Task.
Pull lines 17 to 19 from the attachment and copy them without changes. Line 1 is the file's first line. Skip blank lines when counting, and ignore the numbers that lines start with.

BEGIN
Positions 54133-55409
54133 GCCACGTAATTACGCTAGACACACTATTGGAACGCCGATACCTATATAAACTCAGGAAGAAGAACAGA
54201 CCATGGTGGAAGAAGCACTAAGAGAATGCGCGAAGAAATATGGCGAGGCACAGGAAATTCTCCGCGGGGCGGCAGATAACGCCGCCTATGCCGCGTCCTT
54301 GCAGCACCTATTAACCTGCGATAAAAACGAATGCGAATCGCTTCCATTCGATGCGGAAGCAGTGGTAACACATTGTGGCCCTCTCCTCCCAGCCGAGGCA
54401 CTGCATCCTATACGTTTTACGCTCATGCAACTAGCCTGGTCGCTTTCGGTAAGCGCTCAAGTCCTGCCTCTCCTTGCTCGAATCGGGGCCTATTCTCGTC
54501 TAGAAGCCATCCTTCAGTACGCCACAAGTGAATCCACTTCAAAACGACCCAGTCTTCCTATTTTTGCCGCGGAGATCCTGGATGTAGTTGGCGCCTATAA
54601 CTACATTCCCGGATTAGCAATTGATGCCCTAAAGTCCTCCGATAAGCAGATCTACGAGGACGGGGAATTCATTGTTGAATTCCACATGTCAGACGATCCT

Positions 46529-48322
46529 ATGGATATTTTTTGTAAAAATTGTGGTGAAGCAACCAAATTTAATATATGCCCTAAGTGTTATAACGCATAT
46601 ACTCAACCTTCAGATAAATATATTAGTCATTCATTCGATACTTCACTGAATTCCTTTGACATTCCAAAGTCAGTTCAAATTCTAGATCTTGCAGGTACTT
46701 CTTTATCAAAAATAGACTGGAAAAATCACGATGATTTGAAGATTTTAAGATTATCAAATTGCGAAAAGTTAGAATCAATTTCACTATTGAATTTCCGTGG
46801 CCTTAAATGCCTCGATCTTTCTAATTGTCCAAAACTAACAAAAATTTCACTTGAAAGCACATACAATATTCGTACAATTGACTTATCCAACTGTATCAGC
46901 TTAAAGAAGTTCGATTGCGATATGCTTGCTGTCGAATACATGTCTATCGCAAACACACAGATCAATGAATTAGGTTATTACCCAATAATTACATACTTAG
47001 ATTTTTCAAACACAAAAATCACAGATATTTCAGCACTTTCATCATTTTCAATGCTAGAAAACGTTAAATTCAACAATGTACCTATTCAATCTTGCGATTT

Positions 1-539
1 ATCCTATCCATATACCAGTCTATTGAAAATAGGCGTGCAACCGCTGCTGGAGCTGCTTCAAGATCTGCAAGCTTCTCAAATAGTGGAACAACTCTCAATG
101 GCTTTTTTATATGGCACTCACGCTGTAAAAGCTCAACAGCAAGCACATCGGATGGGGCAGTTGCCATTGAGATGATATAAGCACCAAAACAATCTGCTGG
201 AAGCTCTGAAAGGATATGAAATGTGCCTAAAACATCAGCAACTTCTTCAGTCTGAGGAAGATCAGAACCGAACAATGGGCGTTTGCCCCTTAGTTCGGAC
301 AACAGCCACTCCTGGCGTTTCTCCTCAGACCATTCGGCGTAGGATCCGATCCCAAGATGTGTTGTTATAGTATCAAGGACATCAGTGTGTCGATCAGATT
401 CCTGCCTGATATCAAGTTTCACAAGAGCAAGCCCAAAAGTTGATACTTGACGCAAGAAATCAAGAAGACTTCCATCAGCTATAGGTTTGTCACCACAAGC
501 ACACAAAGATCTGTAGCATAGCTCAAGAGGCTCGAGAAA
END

101 GCTTTTTTATATGGCACTCACGCTGTAAAAGCTCAACAGCAAGCACATCGGATGGGGCAGTTGCCATTGAGATGATATAAGCACCAAAACAATCTGCTGG
201 AAGCTCTGAAAGGATATGAAATGTGCCTAAAACATCAGCAACTTCTTCAGTCTGAGGAAGATCAGAACCGAACAATGGGCGTTTGCCCCTTAGTTCGGAC
301 AACAGCCACTCCTGGCGTTTCTCCTCAGACCATTCGGCGTAGGATCCGATCCCAAGATGTGTTGTTATAGTATCAAGGACATCAGTGTGTCGATCAGATT